There it was — a bright, shiny quarter (New Mexico, I think) lying on the concrete at a local gas station last Sunday morning. Should I pick it up? Would someone see?
Of course. Why not pick it up? If I didn't pick it up someone else would have.
I wrote a column quite a few years back in which I established that picking up abandoned or lost coins wasn't a bad thing. I quoted a friend of the same (now advanced) age who said he had made his way through the military checking out the areas of pay phones for coins that had found their way to the ground. And since those years in the '60s, he said, more and more people just leave coins on the ground when they drop them and that he wasn't above picking them up.
It was a two-day bonanza for me over the weekend, There were also three pennies on the floor of the press box at Solheim Veterans Field, a nickel outside a grocery store, and a dime on a sidewalk in the heart of the downtown. Unless my math is wrong, that amounted to a whopping 43 cents.
Not a game-changer, you say? That's true. But I put them in a plastic cup that is on the receiving end of all those finds and then, once every few months, along with my regular change that isn't as ill-gotten, I cash them in at a financial institution to put toward a fund to slightly assist grandchildren who are attending college.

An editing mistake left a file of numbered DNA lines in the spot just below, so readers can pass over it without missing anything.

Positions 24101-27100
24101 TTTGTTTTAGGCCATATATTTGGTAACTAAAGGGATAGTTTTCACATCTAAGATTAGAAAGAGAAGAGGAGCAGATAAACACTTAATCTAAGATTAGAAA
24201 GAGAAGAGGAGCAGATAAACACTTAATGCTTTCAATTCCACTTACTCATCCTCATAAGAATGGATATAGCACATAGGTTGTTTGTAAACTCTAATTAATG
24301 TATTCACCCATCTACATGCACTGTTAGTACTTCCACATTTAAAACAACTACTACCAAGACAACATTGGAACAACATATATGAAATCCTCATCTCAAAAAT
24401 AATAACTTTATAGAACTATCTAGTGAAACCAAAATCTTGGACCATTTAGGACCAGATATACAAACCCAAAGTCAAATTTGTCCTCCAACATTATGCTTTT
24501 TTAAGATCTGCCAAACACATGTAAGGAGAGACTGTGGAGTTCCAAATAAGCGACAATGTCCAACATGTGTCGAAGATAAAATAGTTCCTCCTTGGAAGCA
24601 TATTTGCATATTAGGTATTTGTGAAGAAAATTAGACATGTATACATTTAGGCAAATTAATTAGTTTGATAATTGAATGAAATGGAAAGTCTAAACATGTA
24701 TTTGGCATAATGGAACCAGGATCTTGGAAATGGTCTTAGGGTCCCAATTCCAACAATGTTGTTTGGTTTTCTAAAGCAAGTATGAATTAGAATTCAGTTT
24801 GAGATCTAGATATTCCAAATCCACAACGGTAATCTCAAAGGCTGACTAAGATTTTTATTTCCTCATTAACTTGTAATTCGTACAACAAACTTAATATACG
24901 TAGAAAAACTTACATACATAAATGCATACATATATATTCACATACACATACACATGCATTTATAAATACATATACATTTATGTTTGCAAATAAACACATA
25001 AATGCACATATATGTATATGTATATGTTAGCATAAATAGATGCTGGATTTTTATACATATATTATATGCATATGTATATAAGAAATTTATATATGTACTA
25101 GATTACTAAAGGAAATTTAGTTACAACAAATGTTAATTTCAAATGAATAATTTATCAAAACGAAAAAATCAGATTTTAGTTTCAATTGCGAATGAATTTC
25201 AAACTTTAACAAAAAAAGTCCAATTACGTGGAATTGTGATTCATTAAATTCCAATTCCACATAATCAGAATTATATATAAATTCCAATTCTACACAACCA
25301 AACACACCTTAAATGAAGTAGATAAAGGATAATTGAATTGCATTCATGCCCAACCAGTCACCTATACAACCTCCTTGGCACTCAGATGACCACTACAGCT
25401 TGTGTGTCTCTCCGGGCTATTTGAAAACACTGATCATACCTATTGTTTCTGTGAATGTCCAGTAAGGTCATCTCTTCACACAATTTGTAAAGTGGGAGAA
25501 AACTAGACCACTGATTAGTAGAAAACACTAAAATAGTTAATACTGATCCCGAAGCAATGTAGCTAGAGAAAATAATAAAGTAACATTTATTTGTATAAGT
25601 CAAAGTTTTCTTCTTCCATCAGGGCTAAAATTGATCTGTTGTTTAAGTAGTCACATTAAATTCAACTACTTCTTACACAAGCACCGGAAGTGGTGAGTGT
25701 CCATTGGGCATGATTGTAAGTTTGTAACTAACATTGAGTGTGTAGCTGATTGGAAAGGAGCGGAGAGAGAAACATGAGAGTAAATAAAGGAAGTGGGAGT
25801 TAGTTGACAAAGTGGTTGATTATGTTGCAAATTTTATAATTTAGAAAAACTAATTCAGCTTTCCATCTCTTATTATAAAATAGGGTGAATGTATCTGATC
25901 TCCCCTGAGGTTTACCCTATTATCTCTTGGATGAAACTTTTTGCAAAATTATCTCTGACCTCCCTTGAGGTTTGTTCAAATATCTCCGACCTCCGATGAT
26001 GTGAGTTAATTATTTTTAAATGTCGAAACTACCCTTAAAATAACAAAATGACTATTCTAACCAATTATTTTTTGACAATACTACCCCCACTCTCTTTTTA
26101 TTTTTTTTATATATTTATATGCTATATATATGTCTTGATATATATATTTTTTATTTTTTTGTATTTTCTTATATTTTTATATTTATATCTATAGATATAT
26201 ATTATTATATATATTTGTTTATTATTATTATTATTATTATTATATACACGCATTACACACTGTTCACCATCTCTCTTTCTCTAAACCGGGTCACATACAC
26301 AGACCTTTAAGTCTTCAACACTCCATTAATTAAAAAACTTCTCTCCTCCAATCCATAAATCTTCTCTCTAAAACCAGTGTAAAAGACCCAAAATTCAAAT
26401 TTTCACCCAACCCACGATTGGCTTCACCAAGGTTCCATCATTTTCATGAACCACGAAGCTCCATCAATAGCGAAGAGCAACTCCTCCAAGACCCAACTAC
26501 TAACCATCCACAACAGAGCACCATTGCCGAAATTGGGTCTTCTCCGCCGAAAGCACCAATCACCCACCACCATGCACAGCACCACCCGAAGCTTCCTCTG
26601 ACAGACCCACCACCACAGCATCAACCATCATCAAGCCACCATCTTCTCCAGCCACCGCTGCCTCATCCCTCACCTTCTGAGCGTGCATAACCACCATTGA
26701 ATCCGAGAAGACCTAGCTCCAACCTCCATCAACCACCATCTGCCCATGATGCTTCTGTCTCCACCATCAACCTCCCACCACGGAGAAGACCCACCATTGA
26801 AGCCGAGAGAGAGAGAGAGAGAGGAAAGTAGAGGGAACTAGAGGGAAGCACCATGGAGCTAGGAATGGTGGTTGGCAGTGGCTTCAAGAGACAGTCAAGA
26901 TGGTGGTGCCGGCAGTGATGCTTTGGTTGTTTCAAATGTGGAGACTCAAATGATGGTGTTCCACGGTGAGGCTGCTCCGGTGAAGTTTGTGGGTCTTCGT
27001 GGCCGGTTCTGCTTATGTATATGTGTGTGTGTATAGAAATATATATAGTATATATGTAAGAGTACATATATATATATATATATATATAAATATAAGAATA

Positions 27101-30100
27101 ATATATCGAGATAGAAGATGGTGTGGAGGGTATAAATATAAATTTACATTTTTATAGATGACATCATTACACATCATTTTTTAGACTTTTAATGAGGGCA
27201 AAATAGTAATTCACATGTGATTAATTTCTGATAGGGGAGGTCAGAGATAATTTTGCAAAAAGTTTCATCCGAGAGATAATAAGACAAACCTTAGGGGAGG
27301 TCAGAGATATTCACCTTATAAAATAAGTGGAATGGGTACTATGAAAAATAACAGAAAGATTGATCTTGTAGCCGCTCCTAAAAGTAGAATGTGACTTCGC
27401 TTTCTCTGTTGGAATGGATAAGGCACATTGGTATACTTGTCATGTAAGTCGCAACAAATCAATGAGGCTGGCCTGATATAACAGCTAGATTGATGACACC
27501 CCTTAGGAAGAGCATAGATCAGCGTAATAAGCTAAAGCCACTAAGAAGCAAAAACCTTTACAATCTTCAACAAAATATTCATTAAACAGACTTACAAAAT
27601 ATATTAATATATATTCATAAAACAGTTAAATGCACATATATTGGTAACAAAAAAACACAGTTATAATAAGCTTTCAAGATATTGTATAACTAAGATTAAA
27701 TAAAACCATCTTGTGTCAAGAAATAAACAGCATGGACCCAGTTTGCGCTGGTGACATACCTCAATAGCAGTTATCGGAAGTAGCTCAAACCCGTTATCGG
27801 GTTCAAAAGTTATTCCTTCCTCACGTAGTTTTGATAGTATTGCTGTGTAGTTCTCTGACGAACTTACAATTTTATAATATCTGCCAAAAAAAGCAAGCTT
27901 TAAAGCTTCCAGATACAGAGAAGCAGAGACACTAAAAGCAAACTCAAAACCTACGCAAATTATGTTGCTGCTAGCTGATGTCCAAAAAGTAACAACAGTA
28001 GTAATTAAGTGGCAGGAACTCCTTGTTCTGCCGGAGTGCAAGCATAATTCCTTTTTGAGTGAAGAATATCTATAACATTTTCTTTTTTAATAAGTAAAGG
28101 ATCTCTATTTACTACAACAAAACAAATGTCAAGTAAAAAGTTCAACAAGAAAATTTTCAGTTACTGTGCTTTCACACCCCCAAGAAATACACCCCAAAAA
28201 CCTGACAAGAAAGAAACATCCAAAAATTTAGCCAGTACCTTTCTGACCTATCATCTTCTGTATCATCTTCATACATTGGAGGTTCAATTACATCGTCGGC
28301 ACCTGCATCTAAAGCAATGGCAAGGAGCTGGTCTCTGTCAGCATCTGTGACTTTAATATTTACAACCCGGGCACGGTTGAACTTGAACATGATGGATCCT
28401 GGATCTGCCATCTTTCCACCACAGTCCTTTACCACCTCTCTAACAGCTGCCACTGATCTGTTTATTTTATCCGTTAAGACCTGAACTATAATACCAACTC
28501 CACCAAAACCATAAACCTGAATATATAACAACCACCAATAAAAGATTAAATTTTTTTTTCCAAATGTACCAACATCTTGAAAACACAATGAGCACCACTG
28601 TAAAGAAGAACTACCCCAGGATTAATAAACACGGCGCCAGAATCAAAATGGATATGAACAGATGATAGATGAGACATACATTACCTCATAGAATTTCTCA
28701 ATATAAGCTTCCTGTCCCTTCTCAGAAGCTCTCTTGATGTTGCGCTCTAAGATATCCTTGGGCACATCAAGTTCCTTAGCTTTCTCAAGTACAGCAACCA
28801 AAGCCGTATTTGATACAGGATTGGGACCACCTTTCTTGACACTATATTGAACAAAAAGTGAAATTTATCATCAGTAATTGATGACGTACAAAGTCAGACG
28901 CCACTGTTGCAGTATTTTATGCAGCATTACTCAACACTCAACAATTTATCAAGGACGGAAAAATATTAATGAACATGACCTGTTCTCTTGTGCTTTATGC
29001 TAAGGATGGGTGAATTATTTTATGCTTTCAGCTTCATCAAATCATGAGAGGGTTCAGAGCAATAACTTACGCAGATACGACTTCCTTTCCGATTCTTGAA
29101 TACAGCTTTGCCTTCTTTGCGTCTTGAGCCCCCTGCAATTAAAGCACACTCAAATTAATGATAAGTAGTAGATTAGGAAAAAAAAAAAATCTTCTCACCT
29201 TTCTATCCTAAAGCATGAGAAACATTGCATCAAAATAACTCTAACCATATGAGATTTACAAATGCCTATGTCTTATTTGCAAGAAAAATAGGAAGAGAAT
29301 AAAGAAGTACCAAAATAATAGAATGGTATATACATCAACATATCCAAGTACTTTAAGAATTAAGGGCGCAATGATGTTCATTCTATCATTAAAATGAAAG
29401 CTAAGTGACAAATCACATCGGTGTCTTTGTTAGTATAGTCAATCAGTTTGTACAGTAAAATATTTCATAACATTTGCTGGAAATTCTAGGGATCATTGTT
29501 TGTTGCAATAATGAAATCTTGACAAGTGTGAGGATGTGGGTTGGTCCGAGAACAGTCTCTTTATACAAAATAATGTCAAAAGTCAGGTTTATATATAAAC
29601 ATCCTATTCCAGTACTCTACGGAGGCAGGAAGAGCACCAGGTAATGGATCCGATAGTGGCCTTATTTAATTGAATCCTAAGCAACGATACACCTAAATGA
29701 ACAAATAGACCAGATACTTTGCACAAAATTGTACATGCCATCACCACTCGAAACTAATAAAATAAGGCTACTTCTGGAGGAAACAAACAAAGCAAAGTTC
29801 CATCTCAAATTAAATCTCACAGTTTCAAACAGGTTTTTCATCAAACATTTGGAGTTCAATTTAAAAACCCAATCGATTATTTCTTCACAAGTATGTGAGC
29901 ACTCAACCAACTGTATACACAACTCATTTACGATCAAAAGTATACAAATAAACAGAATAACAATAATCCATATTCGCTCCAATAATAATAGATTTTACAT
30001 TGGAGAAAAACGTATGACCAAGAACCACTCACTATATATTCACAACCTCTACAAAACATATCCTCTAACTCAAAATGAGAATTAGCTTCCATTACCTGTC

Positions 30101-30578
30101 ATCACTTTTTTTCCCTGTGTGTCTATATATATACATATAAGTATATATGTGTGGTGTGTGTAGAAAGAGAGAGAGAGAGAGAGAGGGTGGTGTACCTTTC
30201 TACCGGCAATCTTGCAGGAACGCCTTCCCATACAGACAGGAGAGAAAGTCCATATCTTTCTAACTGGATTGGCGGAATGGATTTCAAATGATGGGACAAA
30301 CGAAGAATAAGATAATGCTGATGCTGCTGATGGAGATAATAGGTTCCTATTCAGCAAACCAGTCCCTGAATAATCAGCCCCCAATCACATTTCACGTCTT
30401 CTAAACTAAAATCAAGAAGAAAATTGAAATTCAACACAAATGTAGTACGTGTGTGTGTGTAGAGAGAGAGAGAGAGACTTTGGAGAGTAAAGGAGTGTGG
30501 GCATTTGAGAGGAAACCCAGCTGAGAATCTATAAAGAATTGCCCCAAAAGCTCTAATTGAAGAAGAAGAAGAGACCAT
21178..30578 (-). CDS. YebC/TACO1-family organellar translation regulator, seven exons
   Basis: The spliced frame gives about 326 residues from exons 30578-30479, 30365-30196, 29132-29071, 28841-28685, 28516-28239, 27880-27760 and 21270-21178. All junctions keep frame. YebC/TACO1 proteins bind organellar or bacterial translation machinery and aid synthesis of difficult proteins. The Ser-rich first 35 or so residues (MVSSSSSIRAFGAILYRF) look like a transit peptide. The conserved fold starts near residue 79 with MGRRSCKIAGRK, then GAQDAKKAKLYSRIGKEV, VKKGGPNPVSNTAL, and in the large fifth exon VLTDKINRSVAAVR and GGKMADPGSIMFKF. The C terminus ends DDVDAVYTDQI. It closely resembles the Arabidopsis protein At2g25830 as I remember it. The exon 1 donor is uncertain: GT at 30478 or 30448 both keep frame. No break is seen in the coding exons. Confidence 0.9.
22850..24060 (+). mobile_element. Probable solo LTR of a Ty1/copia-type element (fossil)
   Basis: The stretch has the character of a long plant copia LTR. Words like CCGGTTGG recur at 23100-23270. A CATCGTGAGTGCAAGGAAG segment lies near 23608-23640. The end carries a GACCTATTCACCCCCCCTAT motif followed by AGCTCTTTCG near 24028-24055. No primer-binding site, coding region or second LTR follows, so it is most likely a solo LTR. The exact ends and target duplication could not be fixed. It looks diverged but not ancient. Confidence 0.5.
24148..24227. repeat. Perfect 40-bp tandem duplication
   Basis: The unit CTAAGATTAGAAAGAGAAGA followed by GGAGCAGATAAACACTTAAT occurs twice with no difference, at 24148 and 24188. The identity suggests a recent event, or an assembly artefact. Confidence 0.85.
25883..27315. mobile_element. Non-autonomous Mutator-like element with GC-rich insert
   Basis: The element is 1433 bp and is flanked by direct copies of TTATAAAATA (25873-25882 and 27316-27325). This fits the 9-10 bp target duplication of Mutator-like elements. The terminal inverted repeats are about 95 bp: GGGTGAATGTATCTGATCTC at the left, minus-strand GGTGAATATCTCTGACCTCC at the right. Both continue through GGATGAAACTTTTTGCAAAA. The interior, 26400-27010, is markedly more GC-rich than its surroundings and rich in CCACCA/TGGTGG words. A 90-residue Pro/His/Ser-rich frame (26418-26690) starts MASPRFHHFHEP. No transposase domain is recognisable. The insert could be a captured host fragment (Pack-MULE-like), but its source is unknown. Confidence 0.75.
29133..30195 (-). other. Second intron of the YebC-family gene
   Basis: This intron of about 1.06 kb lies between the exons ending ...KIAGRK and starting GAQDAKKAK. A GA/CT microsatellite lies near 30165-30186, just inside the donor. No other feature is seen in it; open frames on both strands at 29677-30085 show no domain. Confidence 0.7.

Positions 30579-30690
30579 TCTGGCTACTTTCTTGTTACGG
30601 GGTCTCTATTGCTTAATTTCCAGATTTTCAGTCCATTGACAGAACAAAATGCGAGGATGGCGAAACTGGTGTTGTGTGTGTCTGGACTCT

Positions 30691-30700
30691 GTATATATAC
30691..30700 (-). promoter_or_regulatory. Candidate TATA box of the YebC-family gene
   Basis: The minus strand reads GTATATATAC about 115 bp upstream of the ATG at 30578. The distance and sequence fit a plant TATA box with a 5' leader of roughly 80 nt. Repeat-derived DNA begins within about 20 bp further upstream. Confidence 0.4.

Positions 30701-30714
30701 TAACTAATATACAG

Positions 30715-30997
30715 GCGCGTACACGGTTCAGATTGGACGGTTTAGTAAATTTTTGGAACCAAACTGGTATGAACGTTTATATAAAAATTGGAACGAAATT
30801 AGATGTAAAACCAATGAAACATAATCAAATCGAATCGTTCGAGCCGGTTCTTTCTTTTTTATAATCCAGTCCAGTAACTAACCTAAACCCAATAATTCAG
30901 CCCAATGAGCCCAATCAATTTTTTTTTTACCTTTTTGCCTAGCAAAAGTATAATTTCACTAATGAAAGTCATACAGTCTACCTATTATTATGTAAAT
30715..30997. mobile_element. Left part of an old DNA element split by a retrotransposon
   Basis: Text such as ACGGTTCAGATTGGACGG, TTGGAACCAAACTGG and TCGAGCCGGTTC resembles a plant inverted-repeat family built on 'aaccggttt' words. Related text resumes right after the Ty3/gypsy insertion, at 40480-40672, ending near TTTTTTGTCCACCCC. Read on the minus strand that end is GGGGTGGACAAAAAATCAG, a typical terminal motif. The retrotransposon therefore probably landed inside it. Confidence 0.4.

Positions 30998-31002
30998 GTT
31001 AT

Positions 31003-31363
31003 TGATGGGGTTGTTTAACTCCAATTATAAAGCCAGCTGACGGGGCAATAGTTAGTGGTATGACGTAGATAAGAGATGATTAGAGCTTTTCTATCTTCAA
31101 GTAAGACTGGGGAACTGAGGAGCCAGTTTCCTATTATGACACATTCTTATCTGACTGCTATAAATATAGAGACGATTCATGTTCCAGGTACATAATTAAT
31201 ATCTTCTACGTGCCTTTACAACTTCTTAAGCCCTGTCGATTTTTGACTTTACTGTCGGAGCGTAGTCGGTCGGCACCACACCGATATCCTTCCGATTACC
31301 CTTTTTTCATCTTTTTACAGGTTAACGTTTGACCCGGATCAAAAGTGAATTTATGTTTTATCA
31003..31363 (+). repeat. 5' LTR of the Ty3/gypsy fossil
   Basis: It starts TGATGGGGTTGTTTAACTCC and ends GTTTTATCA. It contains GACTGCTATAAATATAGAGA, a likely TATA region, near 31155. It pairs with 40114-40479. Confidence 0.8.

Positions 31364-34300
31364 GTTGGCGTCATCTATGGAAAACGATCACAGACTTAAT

OK, I'm having fun with the whole picking-up-coins thing. But there's a larger problem here, as documented in the editorial section of Monday's StarTribune, and I wanted to get you interested as you may be making fun of someone who picks up coins.
The headline on the editorial — "Nickled and dimed" — caught my attention as I caught up on reading three or four days worth of papers after spending eight out of nine days at the ballpark over a couple weekends.